The last full Broadway run that composer Kurt Weill enjoyed during his lifetime was the 252 performances of Love Life, a self-described "vaudeville" that looked in on a married couple every 30 years or so — from the industrial revolution of 1790 to the then-modern times of 1948. Progress brought calamities to be weathered and challenges to be met, but the one constant amid this churning cavalcade of change was the couple's enduring love.
Manhattan Theatre Club's production of LoveMusik, a new musical with book by Alfred Uhry set to the Weill songbook, which opens this month at the Biltmore Theatre, comes to the same conclusion in its inspection of a single 30-year interval that covered Weill's relationship with the singer–actress who would inevitably become his muse and missus, Lotte Lenya.
Their love fairly leapt off the pages of "Speak Low (When You Speak Love): The Letters of Kurt Weill and Lotte Lenya," which was gathered up, edited, translated from the German and published in 1996. Harold Prince, who directed Lenya to a Tony nomination for Cabaret and is a member of The Weill Foundation's board, detected "show potential" in the material and phoned up Uhry — a Pulitzer Prize winner for Driving Miss Daisy and a Tony winner for The Last Night of Ballyhoo and Prince's Parade — to "place his order."
"It's the first assignment I ever got I fell in love with instantly," Uhry admits. "Hal said, 'We've both been married a while, and we know that everybody's marriage is different and that whatever it takes to make it work, you do it.' He also said, 'I am assuming your marriage, like my marriage, is not quite as bizarre as theirs. I'd like you to write about long-lasting love, and I'd like it to be a play — with Weill songs. I don't want a revue.'" Weill died at 50 in 1950, far too soon. Nevertheless, he hooked his music up with the leading lyricists of the time — most famously with Bertolt Brecht (Threepenny Opera, Happy End, Rise and Fall of the City of Mahagonny, The Seven Deadly Sins) but also with Alan Jay Lerner (Love Life), Langston Hughes (Street Scene), Ogden Nash (One Touch of Venus), Maxwell Anderson (Knickerbocker Holiday, Lost in the Stars), Ira Gershwin (Lady in the Dark, The Firebrand of Florence) and once even with Oscar Hammerstein II (a war-bond ditty called "Buddy on the Night Shift"). All are in the show.
"It's a jukebox musical — or, rather, a Victrola musical — in that these songs weren't written for this piece," says Michael Cerveris, who is Weill to Donna Murphy's Lenya. "They had a narrative function in the shows they were written for, and that's different from this. It's what the scene leads up to, but it doesn't always carry the story forward in the same way."
Uhry sifted through a huge box of CDs provided by The Weill Foundation, mixing unknowns in with evergreens, sometimes picking numbers that best reflect a given scene. "I just tried to tell the story. When it seemed appropriate, I'd put in a song.
"This is not a two-character epistolary piece where they read letters to each other. It's a play with four main characters — Lenya, Weill, Brecht and the man who became her second husband, George Davis. He was the arts editor of Vanity Fair in the '30s — an openly gay, erudite man-about-town who basically pushed her back into the limelight."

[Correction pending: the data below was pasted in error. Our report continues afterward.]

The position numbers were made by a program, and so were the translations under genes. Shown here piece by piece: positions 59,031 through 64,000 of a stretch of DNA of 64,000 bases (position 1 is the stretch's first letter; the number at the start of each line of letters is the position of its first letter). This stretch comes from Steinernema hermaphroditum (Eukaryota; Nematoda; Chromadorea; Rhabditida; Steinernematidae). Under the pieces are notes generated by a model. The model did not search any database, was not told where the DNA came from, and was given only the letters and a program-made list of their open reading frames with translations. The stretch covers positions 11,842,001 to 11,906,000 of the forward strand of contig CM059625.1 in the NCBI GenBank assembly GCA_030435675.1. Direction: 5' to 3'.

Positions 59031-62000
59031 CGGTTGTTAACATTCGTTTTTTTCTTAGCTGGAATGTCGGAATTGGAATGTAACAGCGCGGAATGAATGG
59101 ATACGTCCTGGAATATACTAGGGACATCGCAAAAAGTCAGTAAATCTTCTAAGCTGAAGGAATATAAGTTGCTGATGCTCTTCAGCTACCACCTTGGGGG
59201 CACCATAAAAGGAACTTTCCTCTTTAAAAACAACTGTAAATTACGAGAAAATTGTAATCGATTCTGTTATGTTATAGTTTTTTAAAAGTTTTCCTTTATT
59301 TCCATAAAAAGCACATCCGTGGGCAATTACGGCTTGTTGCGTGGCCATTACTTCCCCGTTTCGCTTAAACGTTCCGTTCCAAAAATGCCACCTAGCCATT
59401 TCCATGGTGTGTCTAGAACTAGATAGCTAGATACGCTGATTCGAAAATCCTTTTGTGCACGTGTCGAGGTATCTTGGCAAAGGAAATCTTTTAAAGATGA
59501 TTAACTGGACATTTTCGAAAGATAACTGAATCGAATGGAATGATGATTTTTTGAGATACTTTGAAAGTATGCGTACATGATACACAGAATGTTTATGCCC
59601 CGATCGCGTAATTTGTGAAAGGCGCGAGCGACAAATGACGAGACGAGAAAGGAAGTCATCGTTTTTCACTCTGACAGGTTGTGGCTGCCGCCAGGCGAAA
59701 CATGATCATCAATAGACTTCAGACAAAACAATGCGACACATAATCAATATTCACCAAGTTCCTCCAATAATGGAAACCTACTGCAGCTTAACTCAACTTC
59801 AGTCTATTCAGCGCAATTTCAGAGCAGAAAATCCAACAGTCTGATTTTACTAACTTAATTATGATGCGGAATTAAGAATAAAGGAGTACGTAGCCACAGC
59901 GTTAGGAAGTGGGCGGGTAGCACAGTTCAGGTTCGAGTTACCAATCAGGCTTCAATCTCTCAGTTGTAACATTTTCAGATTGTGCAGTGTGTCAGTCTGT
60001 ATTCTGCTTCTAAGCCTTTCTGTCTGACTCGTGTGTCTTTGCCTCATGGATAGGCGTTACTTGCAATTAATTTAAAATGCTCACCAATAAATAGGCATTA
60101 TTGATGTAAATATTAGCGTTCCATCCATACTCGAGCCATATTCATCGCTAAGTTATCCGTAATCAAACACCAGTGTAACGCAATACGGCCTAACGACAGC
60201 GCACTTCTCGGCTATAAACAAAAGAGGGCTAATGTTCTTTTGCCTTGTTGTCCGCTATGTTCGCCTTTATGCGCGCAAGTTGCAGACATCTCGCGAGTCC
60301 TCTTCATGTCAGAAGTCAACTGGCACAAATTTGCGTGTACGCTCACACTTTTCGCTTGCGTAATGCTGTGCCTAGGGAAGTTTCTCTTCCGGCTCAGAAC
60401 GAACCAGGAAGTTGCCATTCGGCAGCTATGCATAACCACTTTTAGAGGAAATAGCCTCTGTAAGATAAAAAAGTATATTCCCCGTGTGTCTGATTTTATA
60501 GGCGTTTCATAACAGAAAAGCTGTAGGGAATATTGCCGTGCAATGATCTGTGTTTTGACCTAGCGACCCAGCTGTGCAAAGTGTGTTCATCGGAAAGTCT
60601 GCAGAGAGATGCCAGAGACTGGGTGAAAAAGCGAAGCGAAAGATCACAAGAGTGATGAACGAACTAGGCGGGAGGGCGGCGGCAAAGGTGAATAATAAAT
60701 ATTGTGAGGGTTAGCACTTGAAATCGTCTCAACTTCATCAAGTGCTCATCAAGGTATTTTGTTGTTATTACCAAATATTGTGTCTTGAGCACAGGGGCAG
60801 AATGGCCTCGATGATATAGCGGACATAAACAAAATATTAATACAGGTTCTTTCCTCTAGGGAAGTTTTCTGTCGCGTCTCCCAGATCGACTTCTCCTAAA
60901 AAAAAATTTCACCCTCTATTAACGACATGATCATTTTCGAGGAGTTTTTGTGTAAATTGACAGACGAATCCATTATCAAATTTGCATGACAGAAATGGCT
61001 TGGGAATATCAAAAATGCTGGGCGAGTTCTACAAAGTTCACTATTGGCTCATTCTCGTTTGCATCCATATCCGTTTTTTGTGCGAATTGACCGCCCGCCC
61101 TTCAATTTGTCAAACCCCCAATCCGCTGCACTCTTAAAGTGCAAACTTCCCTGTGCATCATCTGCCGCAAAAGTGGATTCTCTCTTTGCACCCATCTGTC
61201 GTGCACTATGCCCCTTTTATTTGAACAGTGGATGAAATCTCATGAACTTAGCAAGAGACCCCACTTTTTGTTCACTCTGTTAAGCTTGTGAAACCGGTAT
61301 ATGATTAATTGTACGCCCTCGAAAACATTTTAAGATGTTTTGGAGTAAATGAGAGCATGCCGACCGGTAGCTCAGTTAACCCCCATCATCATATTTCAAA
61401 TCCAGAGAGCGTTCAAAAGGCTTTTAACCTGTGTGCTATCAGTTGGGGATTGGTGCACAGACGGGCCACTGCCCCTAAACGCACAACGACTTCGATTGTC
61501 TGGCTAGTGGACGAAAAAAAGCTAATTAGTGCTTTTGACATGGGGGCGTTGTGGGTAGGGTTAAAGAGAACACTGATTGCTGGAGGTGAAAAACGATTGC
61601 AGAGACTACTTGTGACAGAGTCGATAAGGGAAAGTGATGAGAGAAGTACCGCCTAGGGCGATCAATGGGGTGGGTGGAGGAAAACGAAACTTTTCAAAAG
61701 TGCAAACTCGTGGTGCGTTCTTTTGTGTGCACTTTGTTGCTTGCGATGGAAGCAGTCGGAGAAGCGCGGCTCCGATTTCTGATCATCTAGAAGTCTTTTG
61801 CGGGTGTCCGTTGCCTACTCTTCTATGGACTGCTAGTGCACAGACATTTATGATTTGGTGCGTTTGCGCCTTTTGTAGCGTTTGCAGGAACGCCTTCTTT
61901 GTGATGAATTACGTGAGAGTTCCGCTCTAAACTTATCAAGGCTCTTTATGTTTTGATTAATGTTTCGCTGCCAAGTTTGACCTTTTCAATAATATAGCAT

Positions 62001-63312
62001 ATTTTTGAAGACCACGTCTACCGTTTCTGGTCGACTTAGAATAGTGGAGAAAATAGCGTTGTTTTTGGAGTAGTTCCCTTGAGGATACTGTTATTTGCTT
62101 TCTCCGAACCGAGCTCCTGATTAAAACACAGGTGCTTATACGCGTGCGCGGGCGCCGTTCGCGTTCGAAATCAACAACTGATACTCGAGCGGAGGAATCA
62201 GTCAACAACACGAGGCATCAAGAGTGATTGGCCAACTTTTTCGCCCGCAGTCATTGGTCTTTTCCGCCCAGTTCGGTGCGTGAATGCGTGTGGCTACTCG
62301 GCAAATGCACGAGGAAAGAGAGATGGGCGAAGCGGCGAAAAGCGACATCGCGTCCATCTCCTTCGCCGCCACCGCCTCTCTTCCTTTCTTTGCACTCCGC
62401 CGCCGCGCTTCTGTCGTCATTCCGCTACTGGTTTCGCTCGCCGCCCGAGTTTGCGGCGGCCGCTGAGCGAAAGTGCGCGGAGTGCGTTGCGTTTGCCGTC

A star abroad, Lenya subordinated her career to Weill's when he fled Nazi Germany for the U.S.; as The Widow Weill, she was such a fierce keeper-of-the-flame she accidentally ignited her own comeback. "When he died, she sank into a depression and didn't want to do anything," says Murphy. "George talked her into a memorial concert, and she fought him on it up to the day they did it. Then, Weill's work became her life's purpose."
The play spans from their 1924 meeting to March 10, 1954, when Threepenny reopened in New York. She insisted on Weill's original orchestrations, and the producers insisted (despite the intervening decades) she do the Jenny she had done in the 1931 film. The original Threepenny ran 12 performances in 1933; its revival at the Theatre de Lys (now Lortel) lasted 2,611 performances (1955–1961), longer than any Off-Broadway revival.
Murphy says that Prince is helping her into the heart of her character. "He has very, very specific ideas of what he sees visually — and, certainly, with this show, he's so passionate about the material. It's very personal for him because he directed her and became her friend and attributes the authenticity of Cabaret to her presence in it. As specific as he is, though, he's open to questions, and changes things because of them."
Cerveris agrees. "Hal's been giving us a fair amount of freedom — more than I expected, given how meticulous he is about the staging. It gives us a chance to play around and explore, and then he'll edit and reshape things so it does feel like a real collaboration."
Lenya and Weill, in Murphy's view, "were an unexpected match. By many standards, this would be considered a very odd relationship — maybe not even a marriage — yet I think the connection was brutally deep for both of them, even though other relationships were happening, too."
"The message is: love'll find its own way," Cerveris says. "It'll create its own expression between two people that will make sense to them — at least some of the time, maybe not always and not to anybody else — but I think it's clear they're truly meant for each other."